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- » Jay Dubowsky, M.D.
- » Florence Barricelli, M.D.
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- » Maria Brountzas, M.D.
- » Doris Berland, M.D.
- » James Ho, M.D.
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- » Kevin Tack, M.D.
Manhasset NY 11030
1615 Northern Blvd
Tel. - 516.627.3717
WHAT IS A COLONOSCOPY?
A colonoscopy is a diagnostic procedure, which allows us to look at the lining of your large intestine. It is accomplished by using a colonscope, which is a long thin tube, which is flexible and has a light on the end. If an abnormality is seen then both a picture and biopsy can be taken. Polyps (an abnormal growth of colonic tissue) when found can be removed through the instrument. In order to minimize any discomfort you might experience during the examination, you will receive intravenous medications immediately prior to the procedure (please notify us of any known drug allergies or previous problems with anesthesia). The duration of the procedure varies, ranging from ½ to 1-½ hours.
APPOINTMENT DATE AND TIME - please arrive at least 15 minutes before your appointment.
NOTHING TO EAT OR DRINK THE DAY OF THE PROCEDURE. IF YOU HAVE ANY QUESTIONS PLEASE CALL THE OFFICE.
Preparation begins the day prior to the exam. Because the colonoscopy involves looking inside the large intestine, your colon must be thoroughly cleansed.
- YOU MUST HAVE SOMEONE TO DRIVE YOU HOME. A CAB IS NOT ACCEPTABLE. THE PERSON MUST BE RESPONSIBLE FOR YOU WHILE THE SEDATION WEARS OFF.
- ASPIRIN CONTAINING PRODUCTS MUST BE AVOIDED 10 DAYS PRIOR TO THE PROCEDURE.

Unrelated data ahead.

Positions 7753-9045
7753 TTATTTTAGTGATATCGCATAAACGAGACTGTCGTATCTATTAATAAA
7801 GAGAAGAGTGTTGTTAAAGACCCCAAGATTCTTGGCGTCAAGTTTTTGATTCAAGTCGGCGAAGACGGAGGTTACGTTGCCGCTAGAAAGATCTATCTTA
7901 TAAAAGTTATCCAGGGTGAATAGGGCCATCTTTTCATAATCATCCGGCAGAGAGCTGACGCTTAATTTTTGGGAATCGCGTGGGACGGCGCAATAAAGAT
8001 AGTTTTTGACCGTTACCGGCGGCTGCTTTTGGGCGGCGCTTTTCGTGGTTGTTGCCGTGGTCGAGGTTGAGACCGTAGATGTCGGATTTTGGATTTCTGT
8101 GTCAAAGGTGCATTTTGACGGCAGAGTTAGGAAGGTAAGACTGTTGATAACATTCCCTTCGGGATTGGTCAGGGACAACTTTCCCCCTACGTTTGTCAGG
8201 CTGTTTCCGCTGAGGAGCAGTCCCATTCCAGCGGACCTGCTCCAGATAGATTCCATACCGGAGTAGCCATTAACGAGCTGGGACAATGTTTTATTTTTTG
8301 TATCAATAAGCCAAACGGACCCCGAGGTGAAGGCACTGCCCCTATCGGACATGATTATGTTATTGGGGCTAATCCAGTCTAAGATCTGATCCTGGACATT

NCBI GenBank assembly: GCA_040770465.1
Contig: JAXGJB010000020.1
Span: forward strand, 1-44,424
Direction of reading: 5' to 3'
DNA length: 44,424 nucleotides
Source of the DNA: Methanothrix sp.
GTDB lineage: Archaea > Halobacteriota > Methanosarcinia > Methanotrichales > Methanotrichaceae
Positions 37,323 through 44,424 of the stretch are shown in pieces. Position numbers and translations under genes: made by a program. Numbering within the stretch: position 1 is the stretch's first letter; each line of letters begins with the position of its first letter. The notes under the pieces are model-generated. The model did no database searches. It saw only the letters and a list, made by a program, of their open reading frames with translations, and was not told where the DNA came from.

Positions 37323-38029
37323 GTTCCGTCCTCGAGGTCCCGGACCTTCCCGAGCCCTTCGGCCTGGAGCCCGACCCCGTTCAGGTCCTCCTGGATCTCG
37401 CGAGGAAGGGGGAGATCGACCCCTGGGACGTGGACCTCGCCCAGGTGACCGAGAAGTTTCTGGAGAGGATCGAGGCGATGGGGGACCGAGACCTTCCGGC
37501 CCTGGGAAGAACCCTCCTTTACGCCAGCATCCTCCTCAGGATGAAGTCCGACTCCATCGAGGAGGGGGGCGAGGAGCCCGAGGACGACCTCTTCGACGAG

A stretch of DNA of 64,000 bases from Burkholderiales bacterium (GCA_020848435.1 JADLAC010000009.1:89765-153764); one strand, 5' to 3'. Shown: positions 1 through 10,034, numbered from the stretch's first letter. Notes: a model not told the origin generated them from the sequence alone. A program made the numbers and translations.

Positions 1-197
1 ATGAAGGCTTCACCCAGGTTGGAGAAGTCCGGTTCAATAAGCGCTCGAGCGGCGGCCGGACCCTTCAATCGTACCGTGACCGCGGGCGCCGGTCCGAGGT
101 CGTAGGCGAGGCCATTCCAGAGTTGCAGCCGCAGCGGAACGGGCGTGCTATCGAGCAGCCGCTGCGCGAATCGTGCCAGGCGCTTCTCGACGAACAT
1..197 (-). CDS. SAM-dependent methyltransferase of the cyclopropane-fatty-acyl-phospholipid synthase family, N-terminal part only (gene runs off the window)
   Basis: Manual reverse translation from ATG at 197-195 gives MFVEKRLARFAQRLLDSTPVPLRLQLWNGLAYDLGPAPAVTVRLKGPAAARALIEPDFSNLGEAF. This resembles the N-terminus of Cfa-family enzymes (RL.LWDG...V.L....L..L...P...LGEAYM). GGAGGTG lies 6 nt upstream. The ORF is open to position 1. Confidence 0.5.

- AVOIDING CORN FOR 10 DAYS IS BENEFICIAL.
- IF YOU ARE TAKING COUMADIN, YOU MUST NOTIFY OUR OFFICE.
This “small volume” prep is not meant for any patient who has had kidney failure or kidney problems. If this applies, please call for our alternate prep.
DAY BEFORE THE EXAMINATION
- A regular breakfast before 10:00 is permitted.
- Lunch and dinner should consist of clear liquids (see below).
- At 7:00 p.m. add 1.5 ounces of Fleets Phospho Soda to one half glass of water and drink. This can be followed by clear fruit juice.
- CLEAR LIQUIDS ALLOWED: WATER, FRUIT JUICE (APPLE,WHITE GRAPE) CHICKEN BOUILLON BROTH, JELLO(AVOID RED JELLO) LEMON ICES, GINGER ALE. NO SOLID FOODS, MILK OR MILK PRODUCTS OR COFFEE.
DAY OF THE EXAMINATION
- At 5:00 a.m. add 1.5 ounces of Fleets Phospho Soda to one half glass of water and drink. NO ADDITIONAL FLUIDS AFTER THIS TIME
- PLEASE DO NOT DRINK ANY ADDITIONAL FLUID AFTER MIDNIGHT EXCEPT FOR THE PREP AT 5:00AM. IF YOU EAT OR DRINK ANYTHING ADDITIONAL, THE PROCEDURE CANNOT BE PERFORMED
WHAT TO EXPECT DURING THE PROCEDURE?
The procedure is usually well tolerated. There may be some discomfort during the colonoscopy, but it is usually mild.
WHAT TO EXPECT AFTER THE PROCEDURE?
- You might be sleepy for an hour or two after the procedure due to the sedation you will receive at the time of the examination.
- You will expel gas post procedure as this was passed into the colon during your colonoscopy. This was done solely for visualization purposes.
- If a polyp is removed, then further instructions may be given to you.
- Unless you are instructed otherwise, you will be able to resume your regular diet afterwards.
- Rarely it is necessary to admit a patient after the procedure.
ARE THERE ANY COMPLICATIONS FROM COLONOSCOPY AND POLYPECTOMY?
Colonoscopy and polypectomy are safe and are associated with very low risk when performed by physicians who have been specially trained and are experienced in these endoscopic procedures.
One possible complication is perforation, in which a tear through the wall of the colon may allow leakage of intestinal fluids. This complication usually requires surgery, but may be managed conservatively in selected cases.
Bleeding may occur from the site of biopsy or polyp removal. This is why avoidance of aspirin products is so important. It is also important to tell the doctor of any previous dental or surgical procedures. Bleeding is usually minor, and often stops on its own, or can be controlled with cauterization through the colonoscope. Rarely blood transfusions or surgery may be required.
Localization irritation of the vein may occur at the site of medication injection. A tender lump may develop. This lump could remain for several weeks to several months, but it goes away eventually. Other risks include drug reactions and complications from unrelated diseases, such s heart attack or stroke.